Unlike for employees with variable working hours, no 12 week averaging calculation is required to determine the working hours of employees whose hours are fixed under their terms of employment. However, many employees often work additional hours on top of their contractual hours, for no additional pay. The question therefore arises whether these hours should count towards weekly working hours. Unfortunately, the answer is not readily apparent from the Regulations. Working hours are stated to exclude “any hours for which an employee is entitled to overtime pay” (regulation 7(8)(b)). On a natural reading, it would therefore appear that hours worked as unpaid overtime would be included. However, the Acas Guidance appears to contradict the Regulations, stating that weekly working hours do not include “paid or unpaid overtime”.
If unpaid overtime hours should be counted, employers need to consider the following:
- Other than in sectors such as law, where time-recording is the norm, it is far from clear how employers can track hours of unpaid overtime.
- Since additional unpaid hours are likely to vary from week to week, counting them will mean treating many more employees as having variable working hours, requiring a 12 week averaging calculation, with the attendant problem (discussed above) that the hourly pay calculation is liable to produce unrepresentative results.
Given these complications, and that the previous draft of the Regulations referred to employees’ “contracted hours”, we would question whether Parliament actually intended hours of unpaid overtime to count towards weekly working hours. On this point, therefore, employers may prefer to take the approach endorsed in the Acas Guidance. That said, while taking into account actual hours worked would be practically challenging for employers, it would arguably produce more accurate gender pay gap figures. In addition, where senior employees (predominantly men) work more unpaid hours in excess of their contracted hours, taking these hours into account will result in a smaller gender pay gap for the employer.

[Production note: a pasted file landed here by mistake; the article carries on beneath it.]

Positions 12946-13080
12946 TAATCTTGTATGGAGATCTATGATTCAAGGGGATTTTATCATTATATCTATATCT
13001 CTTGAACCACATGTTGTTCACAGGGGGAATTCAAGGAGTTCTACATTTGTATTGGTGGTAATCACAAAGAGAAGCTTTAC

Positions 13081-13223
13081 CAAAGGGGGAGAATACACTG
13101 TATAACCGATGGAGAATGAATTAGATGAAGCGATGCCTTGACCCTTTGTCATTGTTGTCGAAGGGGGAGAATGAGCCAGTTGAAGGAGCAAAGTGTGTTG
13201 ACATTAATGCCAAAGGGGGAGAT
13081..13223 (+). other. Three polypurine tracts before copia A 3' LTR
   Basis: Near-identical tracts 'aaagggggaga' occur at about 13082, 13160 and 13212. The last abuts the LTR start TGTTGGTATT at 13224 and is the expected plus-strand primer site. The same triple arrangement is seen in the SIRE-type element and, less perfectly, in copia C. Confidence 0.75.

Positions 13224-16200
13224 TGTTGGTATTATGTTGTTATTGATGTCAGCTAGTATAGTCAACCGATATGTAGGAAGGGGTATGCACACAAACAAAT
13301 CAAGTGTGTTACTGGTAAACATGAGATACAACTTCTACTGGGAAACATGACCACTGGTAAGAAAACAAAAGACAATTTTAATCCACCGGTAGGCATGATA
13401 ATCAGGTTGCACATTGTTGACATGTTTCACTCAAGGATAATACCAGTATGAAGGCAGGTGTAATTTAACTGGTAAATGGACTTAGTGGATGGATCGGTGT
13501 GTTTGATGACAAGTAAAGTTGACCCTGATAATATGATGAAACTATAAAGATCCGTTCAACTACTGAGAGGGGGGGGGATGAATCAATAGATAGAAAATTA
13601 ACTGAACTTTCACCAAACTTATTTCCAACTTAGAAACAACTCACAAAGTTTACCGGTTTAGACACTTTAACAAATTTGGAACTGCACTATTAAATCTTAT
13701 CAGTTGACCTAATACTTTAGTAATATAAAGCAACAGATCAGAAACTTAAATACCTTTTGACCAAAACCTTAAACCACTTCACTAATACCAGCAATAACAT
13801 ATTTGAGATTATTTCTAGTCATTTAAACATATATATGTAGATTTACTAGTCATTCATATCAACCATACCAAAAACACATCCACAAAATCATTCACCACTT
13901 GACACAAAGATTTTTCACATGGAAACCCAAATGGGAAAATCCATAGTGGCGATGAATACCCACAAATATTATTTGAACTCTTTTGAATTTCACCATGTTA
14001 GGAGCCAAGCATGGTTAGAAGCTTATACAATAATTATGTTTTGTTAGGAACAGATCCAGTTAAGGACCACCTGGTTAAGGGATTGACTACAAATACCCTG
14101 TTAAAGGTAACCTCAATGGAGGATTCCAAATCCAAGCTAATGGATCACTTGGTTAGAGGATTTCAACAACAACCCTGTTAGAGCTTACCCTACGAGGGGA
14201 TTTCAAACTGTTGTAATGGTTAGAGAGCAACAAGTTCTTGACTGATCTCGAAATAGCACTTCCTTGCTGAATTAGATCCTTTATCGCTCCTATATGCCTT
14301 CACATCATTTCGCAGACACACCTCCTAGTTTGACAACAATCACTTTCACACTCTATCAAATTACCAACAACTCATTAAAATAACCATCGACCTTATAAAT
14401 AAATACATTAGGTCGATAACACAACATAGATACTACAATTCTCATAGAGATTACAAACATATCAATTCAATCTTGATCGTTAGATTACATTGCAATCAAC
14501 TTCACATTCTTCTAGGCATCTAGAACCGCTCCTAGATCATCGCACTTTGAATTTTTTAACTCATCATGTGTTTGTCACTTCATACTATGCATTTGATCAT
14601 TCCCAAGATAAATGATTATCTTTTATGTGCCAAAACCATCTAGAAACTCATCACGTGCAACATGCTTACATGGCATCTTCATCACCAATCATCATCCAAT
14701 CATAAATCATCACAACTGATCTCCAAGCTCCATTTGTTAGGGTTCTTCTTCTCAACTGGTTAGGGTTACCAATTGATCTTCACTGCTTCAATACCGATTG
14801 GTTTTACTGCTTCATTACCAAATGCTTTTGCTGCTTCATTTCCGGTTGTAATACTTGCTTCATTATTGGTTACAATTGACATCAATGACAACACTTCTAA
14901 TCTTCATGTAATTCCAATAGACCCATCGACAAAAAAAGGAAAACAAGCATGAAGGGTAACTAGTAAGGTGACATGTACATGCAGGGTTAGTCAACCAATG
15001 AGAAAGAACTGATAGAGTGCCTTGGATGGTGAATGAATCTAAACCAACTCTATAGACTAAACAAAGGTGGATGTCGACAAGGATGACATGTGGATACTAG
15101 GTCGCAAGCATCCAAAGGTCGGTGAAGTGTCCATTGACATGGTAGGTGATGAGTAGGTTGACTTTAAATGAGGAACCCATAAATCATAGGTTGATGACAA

An additional uncertainty around overtime concerns the exclusion of “remuneration referable to overtime” from the definitions of ordinary pay and bonus pay (regulations 3 and 4). The Acas Guidance refers to this as “pay related to overtime”, but otherwise provides no commentary. On its face, this wording suggests that ordinary pay and bonus pay exclude not only actual overtime pay but also other elements of pay (such as allowances and shift premiums) earned for overtime hours. If so, employers would need to distinguish between what is earned during “normal” working hours and what is earned during overtime hours. However, such a distinction would often be difficult to draw. For example, how should an employer determine which part of a performance bonus or sales commission relates to work done during overtime hours? Would it make a difference if the overtime itself was paid or unpaid?
As a starting point, if a payment is clearly earmarked or identifiable as overtime pay, or is obviously earned during overtime hours, then it should be excluded. But where it is unclear whether a payment relates to overtime, employers will have to take a view. While the wording of the Regulations and the Acas Guidance is unclear, we assume that Parliament cannot have intended to require employers to do the impracticable. Employers are therefore unlikely to be criticised for including such payments. That said, employers may still wish to try to analyse their payments in detail since, if overtime is predominantly worked by men, including payments that are in any way linked to overtime is likely to increase their gender pay gap.